Keen to get her off the phone, Strike told her untruthfully that he was leaving everything up to the police.Fond as he was of his younger sister, he had come to accept that their relationship rested almost entirely on shared and largely traumatic memories. He never confided in Lucy unless forced to do so by external events, for the simple reason that confidences usually elicited alarm or anxiety. Lucy lived in a state of perennial disappointment that he was still, at the age of thirty-seven, holding out against all those things that she believed necessary to make him happy: a job with regular hours, more money, a wife and children. (245)
Momentary fright:
"Are you going to stand there all morning?" she asked, trying to sound cross. 
"No," said Strike, still grinning. "I just wanted to show you something." 
He ferreted in his backpack and pulled out a glossy property brochure. 
"Elin's," he said. "She went to see it yesterday. She's thinking of buying a flat there." 
All desire to laugh fled. How exactly did Strike think that it would cheer Robin up to know that his girlfriend was thinking of buying a ludicrously expensive flat? Or was he about to announce (Robin's fragile mood began to collapse in on itself) that he and Elin were moving in together? Like a film flickering rapidly before her eyes she saw the upstairs flat empty, Strike living in luxury, herself in a tiny box room on the edge of London, whispering into her mobile so that her vegan landlady did not hear her. (270-271)

William J. Coughlin (and Walter Sorrells). Proof of Intent. New York: Thomas Dunne Books/St Martin's Press, 2002.
Popular writer of legal thrillers, Coughlin died in 1993; having been a judge in real life, his books have an easy familiarity with courtroom procedure. This is his final posthumous book sad to say goodbye to irreverent lawyer Charley Sloan! Charley is a recovering alcoholic hoping to rescue his daughter Lisa from the same fate. Together they take on the defence of pulp crime writer Miles Dane, accused of bludgeoning his wife Diana to death. Charley's usual good humour is sorely tested by Dane's stubborn refusal to help himself or reveal family secrets. Dane adored his wife but his reactions seem strangely remote. The jury will not be impressed by his reputation as a tough guy, or his early novel that outlined actual murder of his wife.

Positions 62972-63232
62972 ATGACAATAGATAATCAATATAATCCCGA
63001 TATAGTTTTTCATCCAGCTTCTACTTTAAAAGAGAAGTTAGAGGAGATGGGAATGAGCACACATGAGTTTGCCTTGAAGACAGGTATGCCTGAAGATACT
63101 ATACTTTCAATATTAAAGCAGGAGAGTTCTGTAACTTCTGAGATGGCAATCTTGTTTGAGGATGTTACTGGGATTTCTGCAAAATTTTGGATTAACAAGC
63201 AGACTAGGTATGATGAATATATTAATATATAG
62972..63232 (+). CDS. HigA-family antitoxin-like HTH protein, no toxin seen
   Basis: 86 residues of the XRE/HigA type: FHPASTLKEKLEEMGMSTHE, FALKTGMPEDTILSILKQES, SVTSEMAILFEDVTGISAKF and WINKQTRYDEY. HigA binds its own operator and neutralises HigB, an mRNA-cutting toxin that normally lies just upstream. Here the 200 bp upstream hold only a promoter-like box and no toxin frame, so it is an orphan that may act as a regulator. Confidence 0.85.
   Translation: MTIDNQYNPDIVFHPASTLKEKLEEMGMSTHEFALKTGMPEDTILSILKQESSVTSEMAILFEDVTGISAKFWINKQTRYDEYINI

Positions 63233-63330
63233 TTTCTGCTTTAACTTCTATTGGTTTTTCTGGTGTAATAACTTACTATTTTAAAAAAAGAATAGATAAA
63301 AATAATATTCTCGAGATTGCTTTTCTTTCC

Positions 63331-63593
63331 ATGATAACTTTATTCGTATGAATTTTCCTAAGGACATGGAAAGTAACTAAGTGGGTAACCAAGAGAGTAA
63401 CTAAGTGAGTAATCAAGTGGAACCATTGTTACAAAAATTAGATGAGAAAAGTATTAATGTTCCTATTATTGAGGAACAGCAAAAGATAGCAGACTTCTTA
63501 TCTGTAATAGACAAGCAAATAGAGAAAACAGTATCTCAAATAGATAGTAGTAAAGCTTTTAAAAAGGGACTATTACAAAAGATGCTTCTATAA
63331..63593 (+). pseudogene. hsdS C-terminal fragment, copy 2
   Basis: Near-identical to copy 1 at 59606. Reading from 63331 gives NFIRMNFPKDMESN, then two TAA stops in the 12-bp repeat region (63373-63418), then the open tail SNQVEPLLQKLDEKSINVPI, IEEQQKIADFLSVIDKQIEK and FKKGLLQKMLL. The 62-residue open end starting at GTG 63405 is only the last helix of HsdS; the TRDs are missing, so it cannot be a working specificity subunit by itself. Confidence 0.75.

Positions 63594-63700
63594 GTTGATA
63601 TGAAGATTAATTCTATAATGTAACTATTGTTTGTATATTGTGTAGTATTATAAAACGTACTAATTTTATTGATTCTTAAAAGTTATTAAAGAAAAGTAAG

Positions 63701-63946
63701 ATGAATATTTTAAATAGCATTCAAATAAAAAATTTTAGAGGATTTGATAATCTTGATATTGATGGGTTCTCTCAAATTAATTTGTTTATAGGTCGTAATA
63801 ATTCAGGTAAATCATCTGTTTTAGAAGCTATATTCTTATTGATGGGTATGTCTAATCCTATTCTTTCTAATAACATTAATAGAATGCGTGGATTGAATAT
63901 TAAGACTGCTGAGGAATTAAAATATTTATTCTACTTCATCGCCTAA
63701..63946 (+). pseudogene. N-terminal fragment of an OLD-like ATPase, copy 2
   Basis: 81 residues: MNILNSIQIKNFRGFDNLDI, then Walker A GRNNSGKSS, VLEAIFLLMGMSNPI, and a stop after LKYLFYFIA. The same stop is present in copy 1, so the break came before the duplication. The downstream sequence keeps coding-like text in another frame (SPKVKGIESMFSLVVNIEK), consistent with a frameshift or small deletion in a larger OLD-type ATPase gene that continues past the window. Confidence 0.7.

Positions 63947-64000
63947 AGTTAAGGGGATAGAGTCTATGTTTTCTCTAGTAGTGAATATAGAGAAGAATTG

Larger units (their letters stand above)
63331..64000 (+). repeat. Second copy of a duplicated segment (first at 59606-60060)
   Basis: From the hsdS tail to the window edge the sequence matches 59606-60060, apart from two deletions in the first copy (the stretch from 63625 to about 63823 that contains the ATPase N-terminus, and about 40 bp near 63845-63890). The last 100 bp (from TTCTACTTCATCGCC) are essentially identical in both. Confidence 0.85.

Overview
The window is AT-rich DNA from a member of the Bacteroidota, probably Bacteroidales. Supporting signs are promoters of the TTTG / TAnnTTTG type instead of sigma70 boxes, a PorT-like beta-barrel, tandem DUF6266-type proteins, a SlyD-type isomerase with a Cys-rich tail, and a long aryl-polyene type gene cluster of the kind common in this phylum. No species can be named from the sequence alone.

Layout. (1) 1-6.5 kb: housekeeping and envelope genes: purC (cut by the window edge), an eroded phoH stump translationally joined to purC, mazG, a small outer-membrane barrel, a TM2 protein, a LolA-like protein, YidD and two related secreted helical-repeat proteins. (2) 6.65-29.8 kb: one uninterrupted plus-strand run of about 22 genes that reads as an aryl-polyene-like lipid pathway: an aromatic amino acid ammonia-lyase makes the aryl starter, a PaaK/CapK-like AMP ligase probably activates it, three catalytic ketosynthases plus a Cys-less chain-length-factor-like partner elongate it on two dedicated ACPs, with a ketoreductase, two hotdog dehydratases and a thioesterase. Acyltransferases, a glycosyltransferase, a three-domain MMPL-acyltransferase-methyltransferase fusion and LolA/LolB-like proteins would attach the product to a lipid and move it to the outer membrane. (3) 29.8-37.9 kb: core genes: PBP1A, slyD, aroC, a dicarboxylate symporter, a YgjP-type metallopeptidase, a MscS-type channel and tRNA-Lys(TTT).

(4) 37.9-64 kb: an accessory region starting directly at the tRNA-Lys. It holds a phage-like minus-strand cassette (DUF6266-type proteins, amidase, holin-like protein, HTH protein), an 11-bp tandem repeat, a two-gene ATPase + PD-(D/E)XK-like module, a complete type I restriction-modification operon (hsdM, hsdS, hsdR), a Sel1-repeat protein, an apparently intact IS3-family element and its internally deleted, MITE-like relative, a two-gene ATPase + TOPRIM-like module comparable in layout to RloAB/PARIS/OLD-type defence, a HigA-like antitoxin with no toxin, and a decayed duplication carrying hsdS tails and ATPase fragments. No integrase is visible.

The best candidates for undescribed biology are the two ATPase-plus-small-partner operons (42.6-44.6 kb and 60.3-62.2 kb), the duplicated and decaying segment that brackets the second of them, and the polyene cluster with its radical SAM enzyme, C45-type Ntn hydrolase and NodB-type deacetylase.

Probably a manuscript polished and/or finished by Sorrells, the tale is true to Coughlin's signature style: a writer in complete control of his characters interacting, with relentless good pacing. Lisa's character may not have been fully developed One kvetch with the proofreader: it's disconcerting to see repetitions of "just deserts" when the meaning applies to desserts. The trial occupies about half the book, leading to two surprise endings. Bravo!

One-liner: "Man, I'm a thief not a liar!" (264)

Considered opinion:
I always thought his books were a little pretentious. The hero was generally some kind of compromised semicriminal with a name like Donnie or Dwayne who went around thrashing people and then talking like he'd read too much Kierkegaard. But Miles kept the pages turning, I'll give him that, throwing Donnie or Dwayne into one scary predicament after another. While the first books were alright, the last few I'd read seemed to verge on self-parody. 
But then, what do I know about writing? I'm just a small-town lawyer, scraping by. (5)
Opposing lawyers:
I stood and stretched. "I take it your derisive tone means you have no interest in offering a plea?"Stash continued to laugh. "Get out of here before I think of something else to charge him with." 
"You're a terrible, heartless man, Stash," I said. "And a discredit to your profession." This had become my standard farewell to the prosecuting attorney lately.
Stash, however, preferred to improvise a new insult every time. "The only thief worse than your clients is you, Charley." (95)
The slammer:
There is probably nothing grimmer or sadder than a jail on Christmas Eve. Every peeling gray-painted steel door, every rusting steel bar, every slipshod weld and deteriorating caulk joint, every crumbling slab of concrete amplifies the message of hopelessness and shame, the life-stops-here quality so central to what jail is all about. It is not just that a jail is a hard place to escape from, but that even barriers erected with such apparent disinterest and negligence are nevertheless so easily capable of hemming in a life. Jail says this: The wild freedom of the individual is nothing in the face of even the most careless and inefficient bureaucracy. In this place, you are a nullity: Get used to it. (154)

01 February 2016

Library Limelights 100

Some sort of note should be made here that this is my 100th post in the Library Limelights series. It began as notes-to-self (don't buy/borrow books you've read before) regarding loans from the small but convenient library here at FEC, hence the word "limelights" popped up. The series immediately expanded to the gloriously endless resources of the Toronto Public Library (TPL) system. Amen.

Nelson Demille. The Lion. New York: Grand Central Publishing/Hachette, 2010.